Commentary and Notes

Halby’s Morsels: Jon Miller on Costas; Alex Faust for Alex Trebek?; Comments OK then – not today

Rudy Martzke remembers; Where are they now?; Older broadcasters; Jack Buck and Garry Templeton

Bob Costas’ spellbinding acceptance speech of Ford Frick Award on July 28th

Many are still raving over the magnificent Cooperstown address by Bob Costas, the star-studded broadcaster. Howie Rose, the Mets radio broadcaster, said “Best extemporaneous speaker in the business!”  Former ESPNer and current Giants announcer Jon Miller, a Frick winner himself, was effusive in his praise:

“Wow! Bob’s speech was dazzling in its elegance but also his humility. He crafted the speech around the accomplishments of others—his partners, co-workers, players, managers and Hall of Famers—while only mentioning himself as a way to illustrate the great achievements of all these others. 

“Truly an icon of our business in every sport with which he’s been involved, Bob’s Cooperstown acceptance speech stands as a beacon of the storyteller’s art for which baseball broadcasting at its finest has always been known.” 

See related story Bob Costas wows Cooperstown

Getting older and hanging up the mic

The piece on Bill Brown who retired from his fulltime duties with the Astros in 2016 after 30 years, drew quite a bit of attention on social media. It proves that while Brownie was appreciated when he was in the the booth, people are often not missed until they’re gone. Bill is enjoying his retirement and doing some work here and there for the Astros. He says he left when he felt his passion was tempered a bit by the advancing of time. He left on his own terms and before fans murmured that he wasn’t cutting it anymore. See story Bill Brown’s departure from Astros

In interviewing Brown, I learned that he was shipped to war-torn Vietnam after college; yet was assigned to report sports for our troops over Armed Forces Radio and Television. He had no orders to fight in the unwinnable trenches of the Vietnamese jungles. It reminded me of Mel Allen and Lindsey Nelson, whose military duties too during World War II involved communication and public relations.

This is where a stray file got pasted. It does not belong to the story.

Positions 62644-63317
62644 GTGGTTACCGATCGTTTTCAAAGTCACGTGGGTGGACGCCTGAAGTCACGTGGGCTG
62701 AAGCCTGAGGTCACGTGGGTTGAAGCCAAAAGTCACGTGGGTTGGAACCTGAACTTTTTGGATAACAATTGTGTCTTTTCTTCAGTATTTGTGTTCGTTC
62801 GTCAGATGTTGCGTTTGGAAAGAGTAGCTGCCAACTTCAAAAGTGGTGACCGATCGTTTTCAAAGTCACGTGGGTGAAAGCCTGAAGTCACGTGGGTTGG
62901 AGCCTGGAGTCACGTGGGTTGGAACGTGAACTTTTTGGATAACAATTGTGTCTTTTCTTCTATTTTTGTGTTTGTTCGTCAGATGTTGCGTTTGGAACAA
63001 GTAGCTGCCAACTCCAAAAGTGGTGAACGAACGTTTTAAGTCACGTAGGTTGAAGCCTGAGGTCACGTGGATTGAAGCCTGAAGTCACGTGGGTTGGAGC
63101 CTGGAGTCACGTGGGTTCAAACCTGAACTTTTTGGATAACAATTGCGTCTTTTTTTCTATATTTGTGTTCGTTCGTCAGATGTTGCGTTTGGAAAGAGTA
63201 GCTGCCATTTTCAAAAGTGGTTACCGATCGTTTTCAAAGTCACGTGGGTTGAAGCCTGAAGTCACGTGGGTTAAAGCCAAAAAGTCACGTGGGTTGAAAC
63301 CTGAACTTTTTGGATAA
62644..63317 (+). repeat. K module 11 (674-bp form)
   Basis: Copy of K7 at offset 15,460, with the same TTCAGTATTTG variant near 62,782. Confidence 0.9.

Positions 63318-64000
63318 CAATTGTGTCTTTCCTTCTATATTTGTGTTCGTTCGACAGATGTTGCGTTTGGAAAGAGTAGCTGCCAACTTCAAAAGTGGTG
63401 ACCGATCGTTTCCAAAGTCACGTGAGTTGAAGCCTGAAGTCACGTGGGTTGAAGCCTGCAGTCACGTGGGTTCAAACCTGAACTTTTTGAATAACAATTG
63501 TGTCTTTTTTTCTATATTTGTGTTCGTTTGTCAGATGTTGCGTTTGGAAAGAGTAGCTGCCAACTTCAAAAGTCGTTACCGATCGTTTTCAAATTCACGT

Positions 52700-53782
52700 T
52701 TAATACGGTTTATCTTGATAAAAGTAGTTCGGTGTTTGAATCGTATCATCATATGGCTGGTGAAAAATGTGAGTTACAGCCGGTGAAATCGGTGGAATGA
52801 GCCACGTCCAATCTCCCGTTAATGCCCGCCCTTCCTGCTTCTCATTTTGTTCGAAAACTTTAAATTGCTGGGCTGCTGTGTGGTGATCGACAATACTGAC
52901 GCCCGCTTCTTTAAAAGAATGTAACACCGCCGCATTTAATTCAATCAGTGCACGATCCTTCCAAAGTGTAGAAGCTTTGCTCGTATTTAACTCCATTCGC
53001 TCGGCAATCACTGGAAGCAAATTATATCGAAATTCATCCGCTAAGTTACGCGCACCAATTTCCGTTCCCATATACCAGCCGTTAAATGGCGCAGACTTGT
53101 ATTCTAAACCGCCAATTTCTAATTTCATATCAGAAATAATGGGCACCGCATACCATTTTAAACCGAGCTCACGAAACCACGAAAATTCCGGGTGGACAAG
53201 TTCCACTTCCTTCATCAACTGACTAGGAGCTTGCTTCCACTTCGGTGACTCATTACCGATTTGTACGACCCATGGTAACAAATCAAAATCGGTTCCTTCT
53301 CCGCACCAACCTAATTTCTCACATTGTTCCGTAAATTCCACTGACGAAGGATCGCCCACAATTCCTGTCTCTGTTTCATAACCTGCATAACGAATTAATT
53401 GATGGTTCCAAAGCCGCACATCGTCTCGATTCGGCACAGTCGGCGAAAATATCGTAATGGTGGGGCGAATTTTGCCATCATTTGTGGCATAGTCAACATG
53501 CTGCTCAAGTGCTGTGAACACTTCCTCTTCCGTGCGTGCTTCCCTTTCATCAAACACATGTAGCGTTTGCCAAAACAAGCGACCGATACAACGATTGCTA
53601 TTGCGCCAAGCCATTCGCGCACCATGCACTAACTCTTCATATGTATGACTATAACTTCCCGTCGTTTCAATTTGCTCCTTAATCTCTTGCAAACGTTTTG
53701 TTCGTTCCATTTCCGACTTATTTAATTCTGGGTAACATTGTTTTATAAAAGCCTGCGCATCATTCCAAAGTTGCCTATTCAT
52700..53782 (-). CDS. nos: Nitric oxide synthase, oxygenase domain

Herb Carneal, a five decades Twins broadcaster, didn’t begin slowing down until he was in his 70s. The late Carneal summarized his thoughts: “Sometimes I say, ‘What’s an old man like me doing here announcing a kid’s game?’ But I’ll get a letter from someone saying how much they look forward to hearing the games on the air. That’s one of the things that makes me keep going.”

Jeopardy’s New Host-to-be?

Alex Trebek who’s hosted the show for 34 years has apparently (per TMZ) suggested that Alex Faust, Voice of The LA Kings,  (whom our writer Dan Mason profiled, Alex Faust, Vocie of LA Kings, succeeded legendary announcer Bob Miller) replace him when he retires. Trebek, 78, is Canadian-American and apparently watches the Kings. Trebek is involved in the production of the show and his endorsement will merit consideration.

If this eventuates, Faust won’t be the first man to move from the hockey broadcast booth to hosting a game show. The popular Monty Hall did radio color for the Rangers radio broadcasts in the 1950s before hosting “Let’s Make a Deal.”

Jack Buck – Phrasemaker for Garry Templeton

The enigmatic and enormously talented former shortstop Garry Templeton (Cardinals/Padres) was selected to the National League All-Star team in 1979 as a reserve. When he was notified, it was reported that his response was, “If I ain’t startin, I ain’t departin.” Templeton became famous for the quote. It was later learned though that the refrain was actually expressed by Cards’ voice, Jack Buck who paraphrased – in his game coverage – Templeton’s trenchant response.

Two Legends – The world then and the world today

In a 1950 Brooklyn Dodgers broadcast, Red Barber called the at-bat of Henry (Hank) Thompson who was with the Giants. Barber profiled Thompson, “the first negro to play for the Polo Grounders.” Thompson was a sad story. After his playing days, he drove a cab in New York, then served time in Texas for armed robbery. After being paroled, he died following a seizure in 1969. Thompson was 43.